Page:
A beautiful garden at the home of Linda Bartmes, where the LWVLC annual meeting was held
2011 for the Waukegan Community Unit School District #60 school board. There were five candidates for the three open seats. The school district had requested our help and was pleased with the process and turnout. Our League is part of the Lake County Women’s Coalition. This year the Coalition Board decided to honor women who had been integral to the foundation of the member organizations. Sally Zeit was our welldeserved honoree at the brunch held March 26, 2011. LWVLC arranged an interview with Congressman Dold and invited other Leagues in the 10th Congressional District to participate. Past President Joan Kaltsas directed the crowd of 13 Leaguers through the hour-long meeting. Liz Bradner from LWV-Lake Forest/Lake Bluff Area provided a report. This June, we sent Rosemary Heilemann, LWV-Deerfield, to the LWVIL Convention, which was held in Skokie. She learned a lot and can’t wait to increase her involvement. She already has started observing the Lake County Board meetings. The last few months, LWVLC has been very prominent in Lake County redistricting. We not only worked with the local Leagues of Deerfield, Highland Park/Highwood, and Lake Forest/Lake Bluff Area, but also consulted with Karen Carstens, President of NAACP, and Elisa Alfonso, Redistricting Coordinator of MALDEF (Mexican American Legal Defense Education Fund). Our members spoke at meetings with County Board commissioners, wrote letters to the editor to several newspapers, emailed Lake County Board commissioners, and finally testified at both the Redistricting Com-
mittee meeting and Lake County Board Meeting. Unfortunately, politics won. The process was not transparent, the public was not notified, and there was no public input. The map did comply with the Voting Rights Act by drawing four districts with a majority of minority residents. Also, the number of districts was reduced from 23 to 21, a step that the League supported. However, the districts were gerrymandered. Areas were targeted for fracturing, and communities of interest were divided. Deerfield had been in one district; now it was divided into three. Lake Forest and Lake Bluff had been in one district; they also were divided into three districts. Deerfield and Lake Bluff will be swallowed up within larger, dissimilar districts resulting in very little representative in Lake County government. Members continue to serve on the Lake County Criminal Justice Coordinating Committee and monitor criminal justice developments. The lack of funding hinders improvements. Transportation and land use issues continue to concern the Lake County League. Members monitor the Chicago Metropolitan Agency for Planning. We submitted a comment regarding the draft of the GO TO 2040 comprehensive regional plan. LWVLC supports efforts to improve regional transportation with more emphasis and money directed toward transit and public transportation rather than building more roads. Last, but very important, we lost one of our long-time members and directors, Marge Blake Reaume, on March 11, 2011. She had been a member of the Highland Park League. Marge was very active in environmental and transportation issues both on the LWVLC board and with other organizations. We miss her.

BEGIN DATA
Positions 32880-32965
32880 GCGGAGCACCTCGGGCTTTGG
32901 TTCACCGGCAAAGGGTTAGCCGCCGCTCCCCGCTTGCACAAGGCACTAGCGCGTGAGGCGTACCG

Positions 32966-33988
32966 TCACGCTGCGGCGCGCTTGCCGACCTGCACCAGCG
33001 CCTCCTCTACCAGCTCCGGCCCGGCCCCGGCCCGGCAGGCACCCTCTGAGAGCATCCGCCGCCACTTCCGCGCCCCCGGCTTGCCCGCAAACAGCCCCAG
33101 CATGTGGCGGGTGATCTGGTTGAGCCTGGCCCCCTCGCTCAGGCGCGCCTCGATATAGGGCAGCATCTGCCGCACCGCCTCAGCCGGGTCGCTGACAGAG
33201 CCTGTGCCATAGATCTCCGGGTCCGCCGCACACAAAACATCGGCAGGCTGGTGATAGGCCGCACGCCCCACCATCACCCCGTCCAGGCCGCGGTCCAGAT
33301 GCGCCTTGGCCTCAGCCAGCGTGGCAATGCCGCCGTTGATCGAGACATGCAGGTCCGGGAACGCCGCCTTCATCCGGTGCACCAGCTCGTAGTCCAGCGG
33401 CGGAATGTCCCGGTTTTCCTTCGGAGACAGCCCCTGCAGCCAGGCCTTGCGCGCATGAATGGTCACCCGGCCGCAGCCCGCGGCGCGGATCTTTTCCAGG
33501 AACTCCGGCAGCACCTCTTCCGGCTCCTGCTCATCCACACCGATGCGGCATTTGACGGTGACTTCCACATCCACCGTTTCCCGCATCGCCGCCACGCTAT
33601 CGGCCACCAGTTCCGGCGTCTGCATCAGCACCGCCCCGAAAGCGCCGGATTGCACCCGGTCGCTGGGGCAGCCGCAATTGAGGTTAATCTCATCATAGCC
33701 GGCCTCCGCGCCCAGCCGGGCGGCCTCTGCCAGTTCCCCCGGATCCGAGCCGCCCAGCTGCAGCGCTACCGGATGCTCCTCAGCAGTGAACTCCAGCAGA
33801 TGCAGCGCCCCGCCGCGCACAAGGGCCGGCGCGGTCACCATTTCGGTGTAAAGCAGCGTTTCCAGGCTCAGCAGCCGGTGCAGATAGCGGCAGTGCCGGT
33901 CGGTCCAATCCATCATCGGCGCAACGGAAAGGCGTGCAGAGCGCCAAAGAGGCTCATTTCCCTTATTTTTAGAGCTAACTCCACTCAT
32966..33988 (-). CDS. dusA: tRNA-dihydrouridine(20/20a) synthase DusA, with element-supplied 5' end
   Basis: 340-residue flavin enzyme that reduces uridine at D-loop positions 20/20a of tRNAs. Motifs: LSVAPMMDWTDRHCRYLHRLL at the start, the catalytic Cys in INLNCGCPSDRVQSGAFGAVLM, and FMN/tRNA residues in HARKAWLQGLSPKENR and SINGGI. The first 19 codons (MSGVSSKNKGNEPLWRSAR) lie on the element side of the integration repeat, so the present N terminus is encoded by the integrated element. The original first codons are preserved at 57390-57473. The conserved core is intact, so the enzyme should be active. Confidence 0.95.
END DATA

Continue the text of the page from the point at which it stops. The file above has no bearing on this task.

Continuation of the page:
SAVE THE DATE ... Friday, December 9th ... for our annual Holiday Luncheon. Who will Barbara Rinella be this year? Watch for more information in our e-alerts, on our website, and in the mail.
Highlights from LWVIL For more information on activities of the LWV of Illinois, please visit their website at www.lwvil.org. CONTINUING LAWSUIT NEWS COVERAGE On September 1, 2011 the League of Women Voters of Illinois amended the redistricting lawsuit to focus solely on the redistricting of the Illinois General Assembly. The original suit sought to overturn both the Illinois Congressional and General Assembly maps. However, the claims regarding these maps were split into separate cases by the U.S. District Court in Chicago. Jan Dorner, LWVIL President, said, “We believe that pursuing the case against the General Assembly redistricting process and resulting map is the wisest use of our resources and the resources of the federal court.”
The gerrymandering that both political parties have engaged in for decades has resulted in districts so tilted to one political party or the other and so rigged to guarantee the re-elections of favored incumbents that voters in Illinois seldom have real choices in our elections. The League of Women Voters of Illinois is represented in this matter by the Chicago law firm Despres Schwartz and Geoghegan Ltd. The LWVIL 2011 convention adopted a study of the Illinois Pension System, with the goal of developing a position on types of sustainable pension systems, appropriate for Illinois, and reforms the League would recommend consistent with the language and wording of the Illinois constitution. The Issues Committee will coordinate this study and needs committee members to